Tokyo, November 9, 2017
A conference was held yesterday in the Russian embassy in Japan dedicated to the great Russian missionary saints Innocent of Moscow and Nicholas of Japan. The international academic conference “Sts. Nicholas of Japan and Innocent of Moscow: The Culture of the Peoples of Russia, Japan, and America” is dedicated to the 220th anniversary of the birth of St. Innocent the metropolitan of Moscow and Kolomna, and apostle to Siberia and America, the spiritual mentor of the Equal-to-the-Apostles Nicholas of Japan, reports patriarchia.ru.
The conference was organized by the Russian Ministry of Culture with the support of the Department for External Church Relations of the Moscow Patriarchate (DECR), the Russian diplomatic offices in Japan, the Tokyo Federal Agency for the Affairs of the Commonwealth of Independent States, compatriots living abroad, and international humanitarian organizations.
The report “The Equal-to-the-Apostles Nicholas of Japan and St. Innocent of Moscow—Saints Connecting Peoples” of the chairman of the DECR His Eminence Metropolitan Hilarion (Alfeyev) of Volokolamsk opened the conference.
Addressing those present, Met. Hilarion emphasized the connection of spirituality of Russia with the countries it missionized Japan and America.
“Our meeting in Japan is taking place in the 220th year since the birth of a true son of the Russian Orthodox Church, a prominent missionary, known for his missionary works as the Apostle to Siberia and America, St. innocent of Moscow. St. innocent of Moscow, already having 40 years of experience in apostolic ministry, was able to show the young 24-year-old hieromonk Nikolai (Kasatkin) where to exert effort, what to focus his labors on, that his chosen mission to the Japanese people would have positive results,” His Eminence reflected.
The metropolitan went on to recount St. Innocent’s missionary labors, beginning in 1823 as a married priest. Faithfully taking his family to far-away North America, St. Innocent labored tirelessly, gaining tens of thousands of spiritual children in addition to his children in the flesh. He studied the language and culture of the Aleut peoples, created an alphabet based on Cyrillic, and translated the Gospel, a catechism, and several prayers and hymns.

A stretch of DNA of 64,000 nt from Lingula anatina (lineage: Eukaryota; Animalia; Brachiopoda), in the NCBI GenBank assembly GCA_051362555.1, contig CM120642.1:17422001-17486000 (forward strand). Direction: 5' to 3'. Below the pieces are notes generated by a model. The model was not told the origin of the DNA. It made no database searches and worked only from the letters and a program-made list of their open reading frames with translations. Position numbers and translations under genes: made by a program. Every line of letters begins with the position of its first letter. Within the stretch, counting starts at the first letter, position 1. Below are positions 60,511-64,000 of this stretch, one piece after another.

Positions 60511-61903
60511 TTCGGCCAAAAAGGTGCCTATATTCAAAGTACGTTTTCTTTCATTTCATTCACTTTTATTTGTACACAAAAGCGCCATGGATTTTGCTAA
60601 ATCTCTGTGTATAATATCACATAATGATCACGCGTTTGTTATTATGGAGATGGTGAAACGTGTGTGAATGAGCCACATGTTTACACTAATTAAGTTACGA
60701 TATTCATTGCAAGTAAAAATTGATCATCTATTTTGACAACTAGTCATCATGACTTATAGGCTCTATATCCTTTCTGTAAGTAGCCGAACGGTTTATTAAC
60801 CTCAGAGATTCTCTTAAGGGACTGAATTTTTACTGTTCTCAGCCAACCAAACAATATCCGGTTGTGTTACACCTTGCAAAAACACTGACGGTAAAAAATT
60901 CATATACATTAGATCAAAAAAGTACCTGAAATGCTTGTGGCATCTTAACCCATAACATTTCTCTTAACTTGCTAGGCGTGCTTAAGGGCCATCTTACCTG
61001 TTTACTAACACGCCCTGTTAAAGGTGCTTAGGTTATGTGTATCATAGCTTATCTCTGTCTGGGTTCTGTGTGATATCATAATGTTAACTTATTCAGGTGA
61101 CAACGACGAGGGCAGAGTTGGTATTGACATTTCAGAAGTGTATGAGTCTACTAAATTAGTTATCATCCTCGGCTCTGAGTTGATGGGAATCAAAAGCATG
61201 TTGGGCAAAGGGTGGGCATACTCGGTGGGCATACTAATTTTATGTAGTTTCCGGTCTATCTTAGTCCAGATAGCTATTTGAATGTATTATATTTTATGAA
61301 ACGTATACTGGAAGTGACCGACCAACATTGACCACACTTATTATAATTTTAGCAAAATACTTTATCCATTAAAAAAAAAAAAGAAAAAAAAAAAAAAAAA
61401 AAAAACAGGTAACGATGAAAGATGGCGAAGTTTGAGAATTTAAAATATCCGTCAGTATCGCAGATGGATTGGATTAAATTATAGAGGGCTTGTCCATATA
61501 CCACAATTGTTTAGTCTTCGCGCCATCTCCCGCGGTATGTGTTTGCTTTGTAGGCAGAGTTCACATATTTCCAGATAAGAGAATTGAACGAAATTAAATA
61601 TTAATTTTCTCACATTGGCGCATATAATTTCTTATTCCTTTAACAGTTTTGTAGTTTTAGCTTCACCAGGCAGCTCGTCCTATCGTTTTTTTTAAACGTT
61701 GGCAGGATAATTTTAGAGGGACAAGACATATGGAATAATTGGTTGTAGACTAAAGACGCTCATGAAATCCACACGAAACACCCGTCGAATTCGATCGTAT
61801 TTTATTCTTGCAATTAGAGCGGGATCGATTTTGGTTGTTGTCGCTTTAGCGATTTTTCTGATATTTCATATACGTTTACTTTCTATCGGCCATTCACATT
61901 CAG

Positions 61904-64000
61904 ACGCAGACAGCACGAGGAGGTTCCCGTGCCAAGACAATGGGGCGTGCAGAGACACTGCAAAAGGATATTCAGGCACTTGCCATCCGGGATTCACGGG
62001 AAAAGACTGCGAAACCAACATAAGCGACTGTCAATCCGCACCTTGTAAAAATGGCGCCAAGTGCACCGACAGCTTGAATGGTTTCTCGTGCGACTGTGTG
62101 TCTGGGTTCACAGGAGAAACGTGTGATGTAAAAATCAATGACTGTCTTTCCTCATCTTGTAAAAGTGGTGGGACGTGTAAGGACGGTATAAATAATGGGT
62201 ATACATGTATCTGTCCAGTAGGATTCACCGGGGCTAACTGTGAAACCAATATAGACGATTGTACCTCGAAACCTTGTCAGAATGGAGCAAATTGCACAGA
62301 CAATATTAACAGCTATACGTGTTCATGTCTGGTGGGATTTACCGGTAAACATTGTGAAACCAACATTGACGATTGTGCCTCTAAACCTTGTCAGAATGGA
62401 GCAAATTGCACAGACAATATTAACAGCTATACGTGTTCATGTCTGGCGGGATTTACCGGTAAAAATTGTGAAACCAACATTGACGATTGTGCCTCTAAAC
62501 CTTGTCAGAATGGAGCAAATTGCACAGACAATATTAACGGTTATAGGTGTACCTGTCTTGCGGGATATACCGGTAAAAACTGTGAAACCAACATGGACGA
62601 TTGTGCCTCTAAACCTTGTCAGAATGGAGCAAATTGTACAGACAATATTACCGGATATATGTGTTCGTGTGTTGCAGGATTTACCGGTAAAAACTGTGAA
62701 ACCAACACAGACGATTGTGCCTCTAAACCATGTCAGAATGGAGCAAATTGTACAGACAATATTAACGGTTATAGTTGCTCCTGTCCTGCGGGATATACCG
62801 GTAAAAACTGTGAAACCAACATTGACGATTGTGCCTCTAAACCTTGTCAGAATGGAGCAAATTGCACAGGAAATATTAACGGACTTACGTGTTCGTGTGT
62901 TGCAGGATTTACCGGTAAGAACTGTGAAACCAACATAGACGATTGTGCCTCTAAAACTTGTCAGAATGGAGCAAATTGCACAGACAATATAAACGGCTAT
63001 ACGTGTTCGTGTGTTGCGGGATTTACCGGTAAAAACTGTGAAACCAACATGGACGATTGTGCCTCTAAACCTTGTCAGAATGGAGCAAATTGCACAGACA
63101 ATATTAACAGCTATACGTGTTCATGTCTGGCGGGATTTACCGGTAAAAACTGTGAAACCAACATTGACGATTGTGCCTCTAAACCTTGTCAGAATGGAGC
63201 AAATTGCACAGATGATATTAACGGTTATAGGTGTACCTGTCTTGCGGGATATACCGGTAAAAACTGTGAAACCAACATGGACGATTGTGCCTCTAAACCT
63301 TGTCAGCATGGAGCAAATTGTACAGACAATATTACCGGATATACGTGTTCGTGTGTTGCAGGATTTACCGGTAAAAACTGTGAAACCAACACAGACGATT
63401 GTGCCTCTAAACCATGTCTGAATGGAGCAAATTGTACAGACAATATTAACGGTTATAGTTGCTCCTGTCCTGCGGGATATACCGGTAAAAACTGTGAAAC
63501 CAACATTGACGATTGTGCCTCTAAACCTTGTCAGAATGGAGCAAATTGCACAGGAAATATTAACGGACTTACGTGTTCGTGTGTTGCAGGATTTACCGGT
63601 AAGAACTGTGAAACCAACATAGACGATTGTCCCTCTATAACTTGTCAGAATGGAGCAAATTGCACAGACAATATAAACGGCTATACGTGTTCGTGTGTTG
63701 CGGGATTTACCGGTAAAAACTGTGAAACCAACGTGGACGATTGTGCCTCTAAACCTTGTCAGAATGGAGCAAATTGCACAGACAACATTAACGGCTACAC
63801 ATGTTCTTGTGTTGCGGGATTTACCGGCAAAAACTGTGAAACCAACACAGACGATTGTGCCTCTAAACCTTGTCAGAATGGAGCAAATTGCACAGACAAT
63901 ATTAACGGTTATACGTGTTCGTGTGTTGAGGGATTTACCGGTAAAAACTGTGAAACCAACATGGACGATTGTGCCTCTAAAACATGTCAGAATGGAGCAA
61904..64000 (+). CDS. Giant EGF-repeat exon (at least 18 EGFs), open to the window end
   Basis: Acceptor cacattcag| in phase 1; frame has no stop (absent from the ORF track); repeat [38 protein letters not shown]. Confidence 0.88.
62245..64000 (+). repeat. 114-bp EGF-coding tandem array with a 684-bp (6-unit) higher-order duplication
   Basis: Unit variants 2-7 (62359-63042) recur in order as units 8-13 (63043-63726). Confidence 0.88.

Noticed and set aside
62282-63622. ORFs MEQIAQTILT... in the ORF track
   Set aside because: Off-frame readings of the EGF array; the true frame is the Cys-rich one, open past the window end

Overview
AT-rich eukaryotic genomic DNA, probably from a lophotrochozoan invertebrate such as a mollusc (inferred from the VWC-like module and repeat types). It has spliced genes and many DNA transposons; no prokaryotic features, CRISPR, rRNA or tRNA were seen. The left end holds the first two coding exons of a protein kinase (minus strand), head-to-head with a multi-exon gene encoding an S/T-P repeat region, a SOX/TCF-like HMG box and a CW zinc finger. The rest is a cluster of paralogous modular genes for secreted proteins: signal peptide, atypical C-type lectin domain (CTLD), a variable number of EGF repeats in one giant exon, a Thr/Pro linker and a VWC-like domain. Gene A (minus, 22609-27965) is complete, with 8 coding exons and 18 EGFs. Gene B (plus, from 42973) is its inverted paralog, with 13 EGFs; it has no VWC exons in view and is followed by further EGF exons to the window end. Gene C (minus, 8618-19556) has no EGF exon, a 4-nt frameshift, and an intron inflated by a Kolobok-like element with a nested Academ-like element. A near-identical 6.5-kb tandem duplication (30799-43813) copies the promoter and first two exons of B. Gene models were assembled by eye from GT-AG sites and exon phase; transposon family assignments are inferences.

As Met. Hilarion recounted, after the death of his wife in 1840, then-Archpriest John took monastic vows with the name Innocent. He was elevated to the episcopal rank and continued to serve the Alaskan peoples, giving them nearly half a century altogether. He was transferred to the see of Moscow at age 70, but he continued his missionary labors, establishing the Japanese Orthodox spiritual mission in 1870, headed by Archimandrite Nikolai (Kasatkin), the future saint. He established dioceses in Alaska and called for Archimandrite Nikolai to be appointed as bishop in Japan, though he did not see this carried out, reposing in 1879.
His Eminence also noted the great contributions of both saints to the literature and culture of the respective countries in which they labored, while their spiritual labors were, of course, of highest priority: “St. Nikolai made every possible and impossible effort that the Japanese might themselves create their own spiritual world, their own Church. In this aspiration is clearly seen the continuity of the missionary school of St. Innocent, which was characterized by openness, accessibility, ease of communication, tenderness, tolerance towards people, and the desire to give space for their creativity and initiative.”
Several other presentations were also made on various aspects of the ministries of St. Innocent and St. Nicholas by Metropolitan Daniel of Tokyo and All Japan, Archbishop Seraphim of Sendai, clergy of the Japanese and Russian Orthodox Churches, and a number of professors and academics.
Participants were also shown Met. Hilarion’s new film “Orthodoxy in Japan.”